They are all "easy" to attack, that is get the hash and begin attacking, Rar is the slowest to compute each hash, 7zip second slowest, and winzip is faster to compute each hash itteration. Most recent winRar you get about 100-200 passwords tried per second, that's soooooooo slow when compared to say NTLM, MD5, SHA etc... But they aren't ultimately too different either, Rar is slower to try than 7z, but not by a large margin, same with winzip.
I'll get some solid figures in a bit, but they are pleasantly secure these days compared to when they first started to do archive crypto.

-rich
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Author Comment

by:rayluvs
ID: 40578403
Ok, you mean that actual password is the "reversible" due to the unction of which is being used for: decrypt and encrypt.  And by "slow" you meant it takes longer; understood.

How about which is Compression Suite is easier to attack?
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LVL 38

Expert Comment

by:Rich Rumble
ID: 40578757
Correct about the password, same one is used for both de/encryption. The attacks are the same, below are some speed tests for each format, note that depending on the tool used, speed could be a little better. These tests were done on a 24 core CPU, while it looks like 7zip is the slowest, it's only because some algorithms do not benefit from being multi-threaded (MPI), and other methods can be used to distribute the load so that 7z's numbers are closer to rar and winzip.
Benchmarking: rar, RAR3 (4 characters) [SHA1 AES 32/64]... (24xOMP) DONE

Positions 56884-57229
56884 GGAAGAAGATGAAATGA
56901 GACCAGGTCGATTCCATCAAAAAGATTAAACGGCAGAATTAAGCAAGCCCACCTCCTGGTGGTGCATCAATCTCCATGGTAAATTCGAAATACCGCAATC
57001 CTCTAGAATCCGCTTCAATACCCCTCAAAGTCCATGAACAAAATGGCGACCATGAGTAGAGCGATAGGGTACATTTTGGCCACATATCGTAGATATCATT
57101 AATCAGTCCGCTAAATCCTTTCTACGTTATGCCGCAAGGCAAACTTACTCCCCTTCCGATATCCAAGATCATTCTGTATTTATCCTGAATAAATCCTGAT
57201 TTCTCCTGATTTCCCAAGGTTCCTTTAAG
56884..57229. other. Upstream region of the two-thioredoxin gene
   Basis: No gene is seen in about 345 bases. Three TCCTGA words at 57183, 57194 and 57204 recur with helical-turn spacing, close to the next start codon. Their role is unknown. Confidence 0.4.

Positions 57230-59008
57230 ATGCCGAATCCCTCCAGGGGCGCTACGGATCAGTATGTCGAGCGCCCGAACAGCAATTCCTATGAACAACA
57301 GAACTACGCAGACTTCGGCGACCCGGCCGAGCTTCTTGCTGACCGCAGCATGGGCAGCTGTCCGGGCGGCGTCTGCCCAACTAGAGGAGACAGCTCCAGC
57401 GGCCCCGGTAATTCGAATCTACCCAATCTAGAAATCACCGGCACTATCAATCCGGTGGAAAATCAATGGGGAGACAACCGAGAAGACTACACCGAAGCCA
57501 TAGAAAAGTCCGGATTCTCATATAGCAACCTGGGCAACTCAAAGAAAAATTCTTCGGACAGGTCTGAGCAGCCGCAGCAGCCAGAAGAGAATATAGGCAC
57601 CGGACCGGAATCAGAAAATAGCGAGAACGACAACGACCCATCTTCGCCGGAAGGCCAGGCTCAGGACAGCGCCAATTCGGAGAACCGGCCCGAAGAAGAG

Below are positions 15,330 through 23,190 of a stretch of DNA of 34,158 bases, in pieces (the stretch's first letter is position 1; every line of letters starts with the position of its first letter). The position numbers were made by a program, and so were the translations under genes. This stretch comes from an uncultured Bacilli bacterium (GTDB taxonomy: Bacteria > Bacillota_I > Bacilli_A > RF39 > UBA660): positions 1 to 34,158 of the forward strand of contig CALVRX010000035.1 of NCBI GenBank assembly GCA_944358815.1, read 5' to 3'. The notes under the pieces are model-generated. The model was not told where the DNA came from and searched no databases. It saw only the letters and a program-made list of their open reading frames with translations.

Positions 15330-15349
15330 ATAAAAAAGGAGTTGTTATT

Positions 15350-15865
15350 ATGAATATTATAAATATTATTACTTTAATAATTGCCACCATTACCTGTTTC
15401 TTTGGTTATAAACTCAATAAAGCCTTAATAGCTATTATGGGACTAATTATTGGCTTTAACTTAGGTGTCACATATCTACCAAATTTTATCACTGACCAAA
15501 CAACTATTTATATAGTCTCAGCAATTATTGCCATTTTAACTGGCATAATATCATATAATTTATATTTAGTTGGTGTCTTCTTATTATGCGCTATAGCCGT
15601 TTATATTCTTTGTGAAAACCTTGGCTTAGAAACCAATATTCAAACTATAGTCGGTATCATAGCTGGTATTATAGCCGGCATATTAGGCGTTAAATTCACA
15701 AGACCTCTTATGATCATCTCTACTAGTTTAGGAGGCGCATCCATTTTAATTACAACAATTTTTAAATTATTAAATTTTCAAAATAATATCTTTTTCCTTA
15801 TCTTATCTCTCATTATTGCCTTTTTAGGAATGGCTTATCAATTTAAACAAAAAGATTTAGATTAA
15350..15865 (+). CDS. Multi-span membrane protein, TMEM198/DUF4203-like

Raw:    329 c/s real, 30.0 c/s virtual

Benchmarking: RAR5 [PBKDF2-SHA256 128/128 SSE4.1 4x]... (24xOMP) DONE
Raw:    405 c/s real, 33.4 c/s virtual

Benchmarking: 7z, 7-Zip (512K iterations) [SHA256 AES 32/64]... (24xOMP) DONE
Raw:    66.6 c/s real, 4.3 c/s virtual

Benchmarking: ZIP, WinZip [PBKDF2-SHA1 4x SSE2]... (24xOMP) DONE
Raw:    13653 c/s real, 879 c/s virtual

Benchmarking: PKZIP [32/64]... (24xOMP) DONE
Many salts:     31142K c/s real, 3601K c/s virtual
Only one salt:  4159K c/s real, 2078K c/s virtual

Benchmarking: Office, 2007/2010 (SHA-1) / 2013 (SHA-512), with AES [32/64 OpenSSL]... (24xOMP) DONE
Raw:    542 c/s real, 40.2 c/s virtual

Benchmarking: oldoffice, MS Office <= 2003 [MD5/SHA1 RC4 32/64]... (24xOMP) DONE
Many salts:     2143K c/s real, 223945 c/s virtual
Only one salt:  1250K c/s real, 188975 c/s virtual

Benchmarking: PFX, PKCS12 (.pfx, .p12) [32/64]... (24xOMP) DONE
Raw:    6438 c/s real, 1378 c/s virtual

Benchmarking: pwsafe, Password Safe [SHA256 32/64]... (24xOMP) DONE
Raw:    3505 c/s real, 449 c/s virtual

Benchmarking: RACF [DES 32/64]... (24xOMP) DONE
Many salts:     3131K c/s real, 633781 c/s virtual
Only one salt:  1821K c/s real, 612544 c/s virtual